That requirement will upset BT, who has previously stated that coverage obligations are an effective state subsidy and therefore (in their opinion) illegal, so expect to see a robust response from BT. Three will moan a lot about the lack of restitution for the freebies given to everyone else, and probably threaten to leave the country (again), while Everything Everywhere will complain that it just has to have some sub 1GHz spectrum reserved for it.

Vodafone and Telefonica will be sitting smugly on the sidelines, pleased to see that their 900MHz bands aren't being threatened. They will have to pay more for them; Ofcom is committed to using the auction prices to recalculate the annual fee both companies pay.

But overall Ofcom has made a good stab at appeasing everyone involved, perhaps better than could have been expected, but whether it's good enough to appease everyone – and prevent legal challenges – we'll have to see. Responses are to be in by 22 March, then they'll be a final proposal, and then we'll see if we're really going to get an auction in 2012. ®

* All spectrum holdings except the four 5MHz bands at 1900MHz, which are still reserved for UMTS TDD services that no one ever developed, so the bands remain empty.

5 things you didn’t know about cloud backup

More from The Register

next story
UK fuzz want PINCODES on ALL mobile phones
Met Police calls for mandatory passwords on all new mobes
Canadian ISP Shaw falls over with 'routing' sickness
How sure are you of cloud computing now?
Don't call it throttling: Ericsson 'priority' tech gives users their own slice of spectrum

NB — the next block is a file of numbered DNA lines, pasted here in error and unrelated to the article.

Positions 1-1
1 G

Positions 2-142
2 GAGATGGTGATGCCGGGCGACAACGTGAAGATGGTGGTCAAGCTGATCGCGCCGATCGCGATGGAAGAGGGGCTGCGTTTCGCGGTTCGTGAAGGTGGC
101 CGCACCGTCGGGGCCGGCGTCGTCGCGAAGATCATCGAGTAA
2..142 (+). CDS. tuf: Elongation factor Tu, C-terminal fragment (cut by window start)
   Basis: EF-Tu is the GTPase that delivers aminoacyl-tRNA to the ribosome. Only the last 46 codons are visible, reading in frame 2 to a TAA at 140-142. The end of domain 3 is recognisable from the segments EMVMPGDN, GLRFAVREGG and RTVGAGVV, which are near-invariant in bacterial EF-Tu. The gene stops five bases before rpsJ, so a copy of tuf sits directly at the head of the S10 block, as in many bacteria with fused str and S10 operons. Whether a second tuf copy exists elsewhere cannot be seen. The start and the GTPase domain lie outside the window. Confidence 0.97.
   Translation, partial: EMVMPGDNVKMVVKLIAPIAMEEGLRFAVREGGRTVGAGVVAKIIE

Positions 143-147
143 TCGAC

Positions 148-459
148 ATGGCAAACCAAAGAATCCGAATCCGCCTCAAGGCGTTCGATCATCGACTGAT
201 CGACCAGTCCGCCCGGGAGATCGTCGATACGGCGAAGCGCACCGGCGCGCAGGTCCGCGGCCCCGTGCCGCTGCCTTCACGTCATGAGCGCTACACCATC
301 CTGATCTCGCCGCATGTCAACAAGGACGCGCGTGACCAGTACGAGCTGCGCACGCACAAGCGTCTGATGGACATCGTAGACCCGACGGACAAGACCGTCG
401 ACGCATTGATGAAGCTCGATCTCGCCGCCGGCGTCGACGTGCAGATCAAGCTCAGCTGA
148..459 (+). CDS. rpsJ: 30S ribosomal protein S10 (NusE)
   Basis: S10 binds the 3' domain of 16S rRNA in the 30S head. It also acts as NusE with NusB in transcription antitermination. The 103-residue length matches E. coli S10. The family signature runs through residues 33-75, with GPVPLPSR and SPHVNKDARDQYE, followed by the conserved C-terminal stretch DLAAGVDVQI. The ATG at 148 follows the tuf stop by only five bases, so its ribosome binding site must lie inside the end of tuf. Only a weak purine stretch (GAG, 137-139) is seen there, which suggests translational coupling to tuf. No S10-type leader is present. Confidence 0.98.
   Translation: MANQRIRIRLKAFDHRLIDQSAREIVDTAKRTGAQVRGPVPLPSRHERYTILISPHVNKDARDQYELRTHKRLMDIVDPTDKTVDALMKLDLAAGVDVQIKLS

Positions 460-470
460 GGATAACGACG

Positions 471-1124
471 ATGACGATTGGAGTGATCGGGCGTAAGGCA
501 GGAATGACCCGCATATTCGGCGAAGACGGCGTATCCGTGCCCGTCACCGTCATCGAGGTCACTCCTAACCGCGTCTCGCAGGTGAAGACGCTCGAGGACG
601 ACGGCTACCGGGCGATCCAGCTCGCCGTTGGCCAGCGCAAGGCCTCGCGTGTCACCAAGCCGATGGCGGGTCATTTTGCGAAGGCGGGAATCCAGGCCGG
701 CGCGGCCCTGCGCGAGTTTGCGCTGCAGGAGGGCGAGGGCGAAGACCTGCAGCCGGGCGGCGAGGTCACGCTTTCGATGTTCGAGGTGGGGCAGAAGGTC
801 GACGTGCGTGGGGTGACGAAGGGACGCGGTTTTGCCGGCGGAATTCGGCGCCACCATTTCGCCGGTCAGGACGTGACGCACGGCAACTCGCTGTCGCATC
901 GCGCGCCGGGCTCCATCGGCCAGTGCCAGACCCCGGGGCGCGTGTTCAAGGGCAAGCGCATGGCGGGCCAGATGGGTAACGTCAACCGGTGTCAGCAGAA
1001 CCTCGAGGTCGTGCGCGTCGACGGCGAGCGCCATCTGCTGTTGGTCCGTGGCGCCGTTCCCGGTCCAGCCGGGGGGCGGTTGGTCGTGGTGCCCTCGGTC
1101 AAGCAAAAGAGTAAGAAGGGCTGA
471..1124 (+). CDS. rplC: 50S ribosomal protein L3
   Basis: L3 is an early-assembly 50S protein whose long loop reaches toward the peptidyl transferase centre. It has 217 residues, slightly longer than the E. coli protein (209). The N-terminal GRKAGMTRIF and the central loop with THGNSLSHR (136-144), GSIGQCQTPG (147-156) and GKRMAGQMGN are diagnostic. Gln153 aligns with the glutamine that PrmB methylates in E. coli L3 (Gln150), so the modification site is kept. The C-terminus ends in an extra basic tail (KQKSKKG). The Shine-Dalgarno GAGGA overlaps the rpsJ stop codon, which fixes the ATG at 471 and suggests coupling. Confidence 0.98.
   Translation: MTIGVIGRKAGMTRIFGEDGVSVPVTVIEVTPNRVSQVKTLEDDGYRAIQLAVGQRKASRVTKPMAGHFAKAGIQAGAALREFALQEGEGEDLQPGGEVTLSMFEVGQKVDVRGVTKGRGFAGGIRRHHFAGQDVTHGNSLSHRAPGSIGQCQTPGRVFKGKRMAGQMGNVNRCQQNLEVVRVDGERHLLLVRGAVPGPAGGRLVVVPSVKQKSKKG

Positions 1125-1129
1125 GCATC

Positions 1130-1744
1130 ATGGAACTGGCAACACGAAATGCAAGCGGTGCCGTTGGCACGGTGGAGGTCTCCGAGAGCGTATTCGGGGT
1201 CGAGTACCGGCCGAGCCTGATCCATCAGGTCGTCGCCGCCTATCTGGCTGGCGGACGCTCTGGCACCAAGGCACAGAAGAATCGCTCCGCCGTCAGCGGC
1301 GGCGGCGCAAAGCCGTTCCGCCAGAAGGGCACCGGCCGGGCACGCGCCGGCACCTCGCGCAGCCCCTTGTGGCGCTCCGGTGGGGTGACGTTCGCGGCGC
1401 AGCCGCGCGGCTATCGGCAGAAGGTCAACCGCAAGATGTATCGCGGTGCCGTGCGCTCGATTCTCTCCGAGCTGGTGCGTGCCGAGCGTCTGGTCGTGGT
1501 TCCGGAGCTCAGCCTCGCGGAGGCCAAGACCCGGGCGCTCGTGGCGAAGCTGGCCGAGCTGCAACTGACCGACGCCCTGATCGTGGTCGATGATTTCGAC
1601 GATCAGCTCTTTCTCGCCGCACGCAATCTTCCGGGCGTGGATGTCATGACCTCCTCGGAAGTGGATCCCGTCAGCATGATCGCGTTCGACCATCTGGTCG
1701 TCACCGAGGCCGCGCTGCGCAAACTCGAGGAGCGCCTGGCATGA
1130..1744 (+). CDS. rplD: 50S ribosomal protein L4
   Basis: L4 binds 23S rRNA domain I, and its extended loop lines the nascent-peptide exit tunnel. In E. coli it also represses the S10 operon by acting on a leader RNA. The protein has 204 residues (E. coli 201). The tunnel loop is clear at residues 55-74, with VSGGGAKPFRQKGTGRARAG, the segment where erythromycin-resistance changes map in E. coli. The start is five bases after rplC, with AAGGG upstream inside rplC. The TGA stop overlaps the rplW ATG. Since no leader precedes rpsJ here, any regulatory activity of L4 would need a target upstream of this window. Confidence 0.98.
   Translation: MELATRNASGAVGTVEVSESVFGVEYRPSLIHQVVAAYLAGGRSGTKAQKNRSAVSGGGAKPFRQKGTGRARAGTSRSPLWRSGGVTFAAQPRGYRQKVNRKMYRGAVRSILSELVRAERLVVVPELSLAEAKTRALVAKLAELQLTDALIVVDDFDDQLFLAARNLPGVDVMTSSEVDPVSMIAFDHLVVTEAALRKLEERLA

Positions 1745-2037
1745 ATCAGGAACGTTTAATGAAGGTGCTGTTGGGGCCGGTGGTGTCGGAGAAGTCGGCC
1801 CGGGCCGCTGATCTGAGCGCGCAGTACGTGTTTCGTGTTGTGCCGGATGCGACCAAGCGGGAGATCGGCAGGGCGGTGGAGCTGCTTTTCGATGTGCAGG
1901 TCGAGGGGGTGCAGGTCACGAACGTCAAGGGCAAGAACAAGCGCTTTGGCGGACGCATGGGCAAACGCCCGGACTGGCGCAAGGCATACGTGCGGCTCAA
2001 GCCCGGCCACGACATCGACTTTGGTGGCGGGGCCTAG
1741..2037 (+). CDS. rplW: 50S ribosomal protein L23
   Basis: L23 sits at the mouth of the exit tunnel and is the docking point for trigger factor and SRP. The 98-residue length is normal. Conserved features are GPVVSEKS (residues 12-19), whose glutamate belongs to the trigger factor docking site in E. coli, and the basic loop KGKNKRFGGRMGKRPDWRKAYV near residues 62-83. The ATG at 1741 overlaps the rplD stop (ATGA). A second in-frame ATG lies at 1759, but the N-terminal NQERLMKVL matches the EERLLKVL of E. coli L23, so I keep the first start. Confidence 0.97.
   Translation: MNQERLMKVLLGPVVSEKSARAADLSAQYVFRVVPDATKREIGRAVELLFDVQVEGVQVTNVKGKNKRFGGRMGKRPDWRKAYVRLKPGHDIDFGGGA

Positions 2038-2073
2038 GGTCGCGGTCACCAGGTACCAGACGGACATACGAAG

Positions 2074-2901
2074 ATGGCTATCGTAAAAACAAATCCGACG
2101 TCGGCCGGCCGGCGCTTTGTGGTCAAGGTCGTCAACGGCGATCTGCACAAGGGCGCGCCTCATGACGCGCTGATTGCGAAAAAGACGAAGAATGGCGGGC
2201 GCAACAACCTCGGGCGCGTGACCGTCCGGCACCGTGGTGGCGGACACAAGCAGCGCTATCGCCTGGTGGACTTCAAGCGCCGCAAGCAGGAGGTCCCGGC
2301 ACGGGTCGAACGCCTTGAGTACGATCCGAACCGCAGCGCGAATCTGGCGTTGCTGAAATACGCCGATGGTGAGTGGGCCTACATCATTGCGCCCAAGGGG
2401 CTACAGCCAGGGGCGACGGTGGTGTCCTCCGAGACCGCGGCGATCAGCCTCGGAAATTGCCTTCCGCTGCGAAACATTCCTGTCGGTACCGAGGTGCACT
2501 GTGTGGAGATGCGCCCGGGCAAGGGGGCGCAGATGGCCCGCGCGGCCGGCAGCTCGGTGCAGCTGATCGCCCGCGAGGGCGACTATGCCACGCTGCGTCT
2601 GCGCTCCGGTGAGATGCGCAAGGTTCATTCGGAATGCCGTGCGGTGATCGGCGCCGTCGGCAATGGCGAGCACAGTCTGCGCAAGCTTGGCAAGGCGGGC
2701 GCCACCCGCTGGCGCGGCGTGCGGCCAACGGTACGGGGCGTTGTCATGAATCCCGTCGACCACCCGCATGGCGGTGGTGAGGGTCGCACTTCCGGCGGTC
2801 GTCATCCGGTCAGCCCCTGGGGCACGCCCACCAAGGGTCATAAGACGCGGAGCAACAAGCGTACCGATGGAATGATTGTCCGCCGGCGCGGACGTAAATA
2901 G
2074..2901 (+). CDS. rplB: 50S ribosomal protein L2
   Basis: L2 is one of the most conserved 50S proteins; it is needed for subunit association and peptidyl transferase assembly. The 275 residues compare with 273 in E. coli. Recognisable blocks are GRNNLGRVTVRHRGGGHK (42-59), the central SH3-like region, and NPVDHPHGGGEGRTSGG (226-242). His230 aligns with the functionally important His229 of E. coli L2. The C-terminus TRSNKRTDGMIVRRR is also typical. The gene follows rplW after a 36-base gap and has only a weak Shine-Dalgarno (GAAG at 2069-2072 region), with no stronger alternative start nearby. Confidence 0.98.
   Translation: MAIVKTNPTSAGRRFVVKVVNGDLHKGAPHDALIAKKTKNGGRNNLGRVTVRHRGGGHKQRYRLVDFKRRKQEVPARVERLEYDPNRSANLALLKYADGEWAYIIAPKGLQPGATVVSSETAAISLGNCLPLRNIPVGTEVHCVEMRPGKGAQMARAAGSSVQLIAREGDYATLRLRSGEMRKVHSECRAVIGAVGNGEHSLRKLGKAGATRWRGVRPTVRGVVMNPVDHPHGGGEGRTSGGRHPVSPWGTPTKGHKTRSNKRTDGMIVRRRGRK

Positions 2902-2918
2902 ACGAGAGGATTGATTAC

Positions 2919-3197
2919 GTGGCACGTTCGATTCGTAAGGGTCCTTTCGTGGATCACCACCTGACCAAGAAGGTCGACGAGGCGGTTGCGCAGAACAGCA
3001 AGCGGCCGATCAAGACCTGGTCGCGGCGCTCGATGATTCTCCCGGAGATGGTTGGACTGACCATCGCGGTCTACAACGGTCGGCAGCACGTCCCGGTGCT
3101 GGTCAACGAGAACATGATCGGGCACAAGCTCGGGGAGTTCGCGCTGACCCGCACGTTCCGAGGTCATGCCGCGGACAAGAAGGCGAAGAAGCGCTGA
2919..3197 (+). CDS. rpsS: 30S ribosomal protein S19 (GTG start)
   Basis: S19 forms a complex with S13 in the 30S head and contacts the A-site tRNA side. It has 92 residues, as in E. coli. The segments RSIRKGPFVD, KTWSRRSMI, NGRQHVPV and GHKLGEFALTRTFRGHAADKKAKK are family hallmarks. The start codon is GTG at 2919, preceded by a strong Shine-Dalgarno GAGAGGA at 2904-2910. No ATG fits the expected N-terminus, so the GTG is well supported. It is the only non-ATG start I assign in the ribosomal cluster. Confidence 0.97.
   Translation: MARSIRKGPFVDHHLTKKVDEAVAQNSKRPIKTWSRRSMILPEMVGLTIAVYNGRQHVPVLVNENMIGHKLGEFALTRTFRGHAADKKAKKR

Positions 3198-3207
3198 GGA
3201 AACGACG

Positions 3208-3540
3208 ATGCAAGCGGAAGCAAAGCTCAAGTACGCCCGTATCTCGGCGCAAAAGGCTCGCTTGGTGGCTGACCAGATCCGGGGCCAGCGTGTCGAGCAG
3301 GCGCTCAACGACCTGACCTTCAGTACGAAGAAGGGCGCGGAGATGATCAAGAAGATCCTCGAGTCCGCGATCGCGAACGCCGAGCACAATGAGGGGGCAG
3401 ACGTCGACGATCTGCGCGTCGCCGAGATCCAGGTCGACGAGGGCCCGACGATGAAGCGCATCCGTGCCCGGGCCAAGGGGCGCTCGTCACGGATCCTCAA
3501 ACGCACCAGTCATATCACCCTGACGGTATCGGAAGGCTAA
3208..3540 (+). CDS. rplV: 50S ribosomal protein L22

Actually it's a nifty trick - at least you'll pay for what you get
Three floats Jolla in Hong Kong: Says Sailfish is '3rd option'
Network throws hat into ring with Linux-powered handsets
Fifteen zero days found in hacker router comp romp
Four routers rooted in SOHOpelessly Broken challenge
New Sprint CEO says he will lower axe on staff – but prices come first
'Very disruptive' new rates to be revealed next week
PwC says US biz lagging in Internet of Things
Grass is greener in Asia, say the sensors
Ofcom sees RISE OF THE MACHINE-to-machine cell comms
Study spots 9% growth in IoT m2m mobile data connections
O2 vs Vodafone: Mobe firms grab for GCHQ, gov.uk security badge
No, the spooks love US best, say rival firms
Ancient pager tech SMS: It works, it's fab, but wow, get a load of that incoming SPAM
Networks' main issue: they don't know how it works, says expert
prev story

Whitepapers

Endpoint data privacy in the cloud is easier than you think
Innovations in encryption and storage resolve issues of data privacy and key requirements for companies to look for in a solution.
Implementing global e-invoicing with guaranteed legal certainty
Explaining the role local tax compliance plays in successful supply chain management and e-business and how leading global brands are addressing this.
Top 8 considerations to enable and simplify mobility
In this whitepaper learn how to successfully add mobile capabilities simply and cost effectively.
Solving today's distributed Big Data backup challenges
Enable IT efficiency and allow a firm to access and reuse corporate information for competitive advantage, ultimately changing business outcomes.
Reg Reader Research: SaaS based Email and Office Productivity Tools
Read this Reg reader report which provides advice and guidance for SMBs towards the use of SaaS based email and Office productivity tools.